Interaction design, applied to Internet-connected smartphones, is the perfect tool to engage User eXperiences (UX) which can increase adherence to the intervention.

Interaction design for sexual health: In the scientific field of Human-Computer Interaction (HCI), designing for human experience, wellness or embodiment has become part of what is known as the Third-Wave HCI, which also includes a new set of studies and technology experiments on human intimacy. More recently, the field has come to reflect on sexuality and older age. However, while there are studies on design principles to address sexuality for adolescents, there are no similar studies for senior users. Anathema will seek to address the gap with technology for sexual health designed with and for older adults and people with chronic conditions.

Despite the shortcomings in HCI, we consider past work that can provide some guidance to begin our interaction design work. First, design/interaction principles are useful with other user groups, which might apply to Anathema. For example, in prior work with adolescents or with adult women, humour is used to address taboo issues as a way to engage users with the technology and create comfort in addressing otherwise embarrassing topics. Serious games are also used to assist with education. Another technique is the embodiment of interaction by reflecting/externalising parts of the human body, or emotions, in a screen or wearable so that users can deal with their bodies and emotions through new eyes. Secondly, research on Design & Emotion provides frameworks to design products that are appealing to users. An example is Jordan’s typology of pleasure with products: physio (delight of the human senses); psycho (positive emotions from cognitive processes, e.g. mastering a skill); socio (how a product influences sense of self); and ideo (product’s relation to one’s moral values). Looking specifically at product meaning, Schifferstein and Zwartkruis-Pelgrim have identified four facets relevant to person-product attachment: enjoyment, individual autonomy, group affiliation and life vision. Another example is Desmet and Hekkert’s categorisation of product experience in three types: aesthetic experience, the experience of meaning and emotional experience, followed by strategies to elicit such experiences. We note that enabling memory association with products facilitates attachment, as are surprise factors designed into the product. Another relevant point of view is that the consumer market has seen a shift in sex-related technologies towards luxury experiences with design concerns akin to other types of consumer products in terms of experience, quality of materials and interactions, and elegance of product image. An important part of Anathema will be the exploration of smartphone-smartphone interaction for couples engaged in the intervention.

Given the wide variety of expected abilities in the user groups (older adults, colorectal cancer survivors and stroke survivors), Anathema will follow an Inclusive Design approach. Inclusive Design aims at including the widest possible range of users, regardless of age, abilities, body stature or culture. Therefore, we will invest in redundancy in interaction using multimodality beyond bringing users themselves to co-design the solution. So, for instance, if a user struggles to read written information, they will have the option to have it in audio.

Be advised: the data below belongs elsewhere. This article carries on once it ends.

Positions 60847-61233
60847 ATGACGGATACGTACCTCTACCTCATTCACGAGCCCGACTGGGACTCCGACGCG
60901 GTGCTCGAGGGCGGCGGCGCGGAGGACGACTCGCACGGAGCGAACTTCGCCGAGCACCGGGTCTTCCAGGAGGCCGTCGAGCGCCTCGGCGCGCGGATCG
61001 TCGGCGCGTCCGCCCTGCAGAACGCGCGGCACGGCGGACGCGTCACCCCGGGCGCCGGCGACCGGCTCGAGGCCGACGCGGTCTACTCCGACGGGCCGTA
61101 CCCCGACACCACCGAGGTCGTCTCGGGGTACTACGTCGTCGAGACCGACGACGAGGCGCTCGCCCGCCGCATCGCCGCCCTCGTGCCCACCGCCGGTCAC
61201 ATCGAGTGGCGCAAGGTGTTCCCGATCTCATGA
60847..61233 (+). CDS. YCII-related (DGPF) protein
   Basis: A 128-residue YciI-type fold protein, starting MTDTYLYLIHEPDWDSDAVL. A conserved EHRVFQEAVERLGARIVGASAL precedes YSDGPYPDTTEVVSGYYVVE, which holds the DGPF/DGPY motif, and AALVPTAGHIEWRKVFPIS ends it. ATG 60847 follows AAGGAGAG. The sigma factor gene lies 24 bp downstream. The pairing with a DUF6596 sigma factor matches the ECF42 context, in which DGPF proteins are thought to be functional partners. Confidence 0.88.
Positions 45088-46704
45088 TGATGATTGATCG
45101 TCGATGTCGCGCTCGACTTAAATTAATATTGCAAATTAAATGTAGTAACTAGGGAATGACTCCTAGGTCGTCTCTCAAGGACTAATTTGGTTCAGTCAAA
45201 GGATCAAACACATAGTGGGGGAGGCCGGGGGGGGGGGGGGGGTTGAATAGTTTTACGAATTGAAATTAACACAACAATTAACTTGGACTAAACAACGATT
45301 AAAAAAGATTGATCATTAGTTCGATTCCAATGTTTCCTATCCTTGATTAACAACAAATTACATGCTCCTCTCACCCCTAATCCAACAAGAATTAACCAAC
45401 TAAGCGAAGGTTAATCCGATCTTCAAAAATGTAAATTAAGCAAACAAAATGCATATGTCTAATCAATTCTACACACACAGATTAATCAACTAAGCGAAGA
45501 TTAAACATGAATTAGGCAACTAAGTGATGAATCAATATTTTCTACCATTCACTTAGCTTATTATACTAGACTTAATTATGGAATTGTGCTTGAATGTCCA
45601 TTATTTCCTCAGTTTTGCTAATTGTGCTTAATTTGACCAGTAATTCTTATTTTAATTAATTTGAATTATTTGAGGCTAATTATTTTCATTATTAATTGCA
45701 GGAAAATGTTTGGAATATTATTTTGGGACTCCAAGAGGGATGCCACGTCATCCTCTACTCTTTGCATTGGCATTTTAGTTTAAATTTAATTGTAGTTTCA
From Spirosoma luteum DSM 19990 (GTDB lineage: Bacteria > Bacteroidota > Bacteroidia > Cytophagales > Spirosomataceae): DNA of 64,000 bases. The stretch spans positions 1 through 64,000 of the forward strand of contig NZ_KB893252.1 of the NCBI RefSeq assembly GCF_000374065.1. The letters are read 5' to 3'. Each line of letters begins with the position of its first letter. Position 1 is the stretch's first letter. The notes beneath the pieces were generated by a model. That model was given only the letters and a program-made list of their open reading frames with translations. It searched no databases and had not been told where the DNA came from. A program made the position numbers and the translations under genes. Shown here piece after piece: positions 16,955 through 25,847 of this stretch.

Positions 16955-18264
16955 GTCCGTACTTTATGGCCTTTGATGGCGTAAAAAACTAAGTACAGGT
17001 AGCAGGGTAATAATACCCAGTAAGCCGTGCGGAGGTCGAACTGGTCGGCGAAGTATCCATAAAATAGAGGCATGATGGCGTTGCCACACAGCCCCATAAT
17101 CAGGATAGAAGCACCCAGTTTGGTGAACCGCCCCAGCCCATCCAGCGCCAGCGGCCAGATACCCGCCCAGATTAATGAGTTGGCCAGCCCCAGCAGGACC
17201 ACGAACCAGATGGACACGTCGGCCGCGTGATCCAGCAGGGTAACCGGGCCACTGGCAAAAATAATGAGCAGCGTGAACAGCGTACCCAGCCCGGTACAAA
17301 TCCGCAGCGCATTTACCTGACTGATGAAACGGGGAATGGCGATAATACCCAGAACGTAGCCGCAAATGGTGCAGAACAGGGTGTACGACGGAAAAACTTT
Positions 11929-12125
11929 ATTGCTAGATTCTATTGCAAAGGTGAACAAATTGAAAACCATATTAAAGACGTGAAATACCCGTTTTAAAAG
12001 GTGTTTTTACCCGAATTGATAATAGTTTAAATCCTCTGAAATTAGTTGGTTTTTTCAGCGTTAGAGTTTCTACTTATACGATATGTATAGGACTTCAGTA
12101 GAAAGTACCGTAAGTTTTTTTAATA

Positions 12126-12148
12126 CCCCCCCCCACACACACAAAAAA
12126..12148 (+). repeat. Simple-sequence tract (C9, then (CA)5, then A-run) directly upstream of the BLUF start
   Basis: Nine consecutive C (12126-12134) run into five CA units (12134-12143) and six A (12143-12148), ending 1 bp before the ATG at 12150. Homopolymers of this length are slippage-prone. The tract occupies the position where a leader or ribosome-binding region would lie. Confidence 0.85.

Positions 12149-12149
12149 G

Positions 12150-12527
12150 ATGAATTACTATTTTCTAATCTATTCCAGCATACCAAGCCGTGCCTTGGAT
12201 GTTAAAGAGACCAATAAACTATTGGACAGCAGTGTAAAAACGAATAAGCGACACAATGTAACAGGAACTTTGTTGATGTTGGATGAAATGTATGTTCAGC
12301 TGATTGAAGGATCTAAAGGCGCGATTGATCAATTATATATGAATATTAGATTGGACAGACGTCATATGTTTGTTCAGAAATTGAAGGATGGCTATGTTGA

At this stage in our workflow process, we iterate through ideation sessions with end-users, creative strategy and positioning, concept design and visualisation, data analysis and storytelling, scenario and storyboard creation, (rapid) prototyping, data engineering, concept testing, and roadmap strategy.

Through iterative prototyping and testing in the pilot trials, we evaluate feasibility and intervention effectiveness. When evaluating user engagement, we will apply the Google H.E.A.R.T. framework, which will provide evidence on end-users Happiness, Engagement, Adoption, Retention and Task Success. This assessment is made through a tool for remote monitoring of smartphone and app use.


Anathema will include smartphone apps, a desktop app for psychologists to tailor interventions, a repository for the intervention modules and a tool for remote monitoring of technology used to track Anathema use during the pilot studies.

The final challenge is to get primary users in touch with sexual health counselling. Therefore, Anathema is building on an existing psychology/sexology service platform that can integrate with the smartphone app to extend service to include specific support for our primary user groups. This service, in turn, is activating its ecosystem to reach as many primary users as possible within and beyond the project duration. Finally, because users and their needs are very different, Anathema’s sexual health intervention consists of modules that can be combined depending on the person’s specific needs – from a business point of view, this modularity eases the product’s scalability to reach other user groups.

At this stage in our workflow process, we iterate through UI/UX design, front-end development, software development, app development, technical design, API specifications, and DevOps.

A delightful user experience is key to ensure the success of mHealth apps. Knowing SPRIGS’ portfolio, we asked them to join Anathema in order to design a mobile application that would engage users and encourage adherence to a sexual health promotion program. Accomplishing this will ensure positive health outcomes among users and enable the successful commercialization of the app. Ana Correia de Barros, Head of Human-Centred Design at Fraunhofer Portugal AICOS

The project started in April 2021 and will last for 24 months. During this period, pilot studies are planned – to be developed in Portugal, Austria, and the Netherlands – that will allow to evaluate and measure the usability and acceptance of the technology, the effectiveness of the program in promoting positive sexual health, as well as test business models and analyse the feasibility of transferring this solution to the market.